The first data released from an app produced by the British Safety Council and developed by King’s College London has revealed that outdoor workers are up to 15% more exposed to air pollution than average Londoners.
Over six months the Canairy app has gathered data from a sample of London workers, some mostly working in offices and others mostly working outside.
Although both groups were exposed to high levels of air pollution, those working outside are exposed to air pollution averages higher than guidelines for NO2, particulate matter (PM2.5 and PM10) and ozone.
Some maximum exposures were nearly two thirds higher than recommended WHO guidelines.
Outdoor workers fared worst for exposure to particulate matter. The average of all the hourly recordings in the study was 13.8 ug/m3, nearly 40% above the WHO annual guideline.
Crucially, participants in the trial were also exposed to levels above an average Londoner, based on WHO Air Quality report for 2018. For example, the average
exposure of workers using Canairy to PM2.5 is assessed at nearly 15% above the annual mean for Londoners.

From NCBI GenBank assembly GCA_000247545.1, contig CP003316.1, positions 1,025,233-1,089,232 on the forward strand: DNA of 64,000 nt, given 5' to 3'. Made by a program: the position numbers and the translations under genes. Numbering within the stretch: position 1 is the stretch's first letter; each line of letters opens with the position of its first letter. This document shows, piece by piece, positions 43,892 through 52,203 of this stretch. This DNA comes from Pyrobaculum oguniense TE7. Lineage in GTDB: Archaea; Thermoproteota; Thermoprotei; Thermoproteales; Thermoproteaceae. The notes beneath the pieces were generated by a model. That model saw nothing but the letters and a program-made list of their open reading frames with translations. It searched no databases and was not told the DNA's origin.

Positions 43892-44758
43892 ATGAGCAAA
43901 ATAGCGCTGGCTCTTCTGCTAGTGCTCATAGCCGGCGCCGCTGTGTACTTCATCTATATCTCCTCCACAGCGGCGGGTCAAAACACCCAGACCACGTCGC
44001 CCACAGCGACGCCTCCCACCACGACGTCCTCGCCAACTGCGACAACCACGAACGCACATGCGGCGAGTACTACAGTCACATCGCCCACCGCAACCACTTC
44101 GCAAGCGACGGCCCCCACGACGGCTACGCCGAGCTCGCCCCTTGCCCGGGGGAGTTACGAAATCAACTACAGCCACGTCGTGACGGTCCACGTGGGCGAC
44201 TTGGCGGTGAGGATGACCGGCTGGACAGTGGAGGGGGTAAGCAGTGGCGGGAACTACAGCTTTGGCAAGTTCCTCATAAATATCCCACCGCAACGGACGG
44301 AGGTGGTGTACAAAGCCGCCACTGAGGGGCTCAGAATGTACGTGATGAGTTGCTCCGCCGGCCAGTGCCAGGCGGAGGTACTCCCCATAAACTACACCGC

Some results from the app are below. ‘Testers’ refers to indoor workers and ‘Employees’ refers to outdoor workers.
The British Safety Council launched a Time to Breathe campaign in March 2019 which aims to give workers and employers information about air pollution exposure as well as providing free advice and guidance.
The British Safety Council has called on the government to adopt WHO guidelines in the new Environment Bill.
Speaking today at the British Safety Councils offices in London, head of campaigns Matthew Holder said: ‘The first data release confirms that outdoor workers are being exposed to high levels of air pollution with all the health risks that carries. Canairy confirms what we also thought if you work outside in a city or near a busy road you are putting your health at risk.
‘What is new is that we now have the technology for individual workers to record their exposure. With Canairy and other forms of measurement we are building the evidence base that makes the case for change.
‘As a first step we must urgently adopt the WHO guidelines on PM2.5. But we also need investment in measurement so we can understand who is at risk and how people can limit their exposure to harmful air pollution.’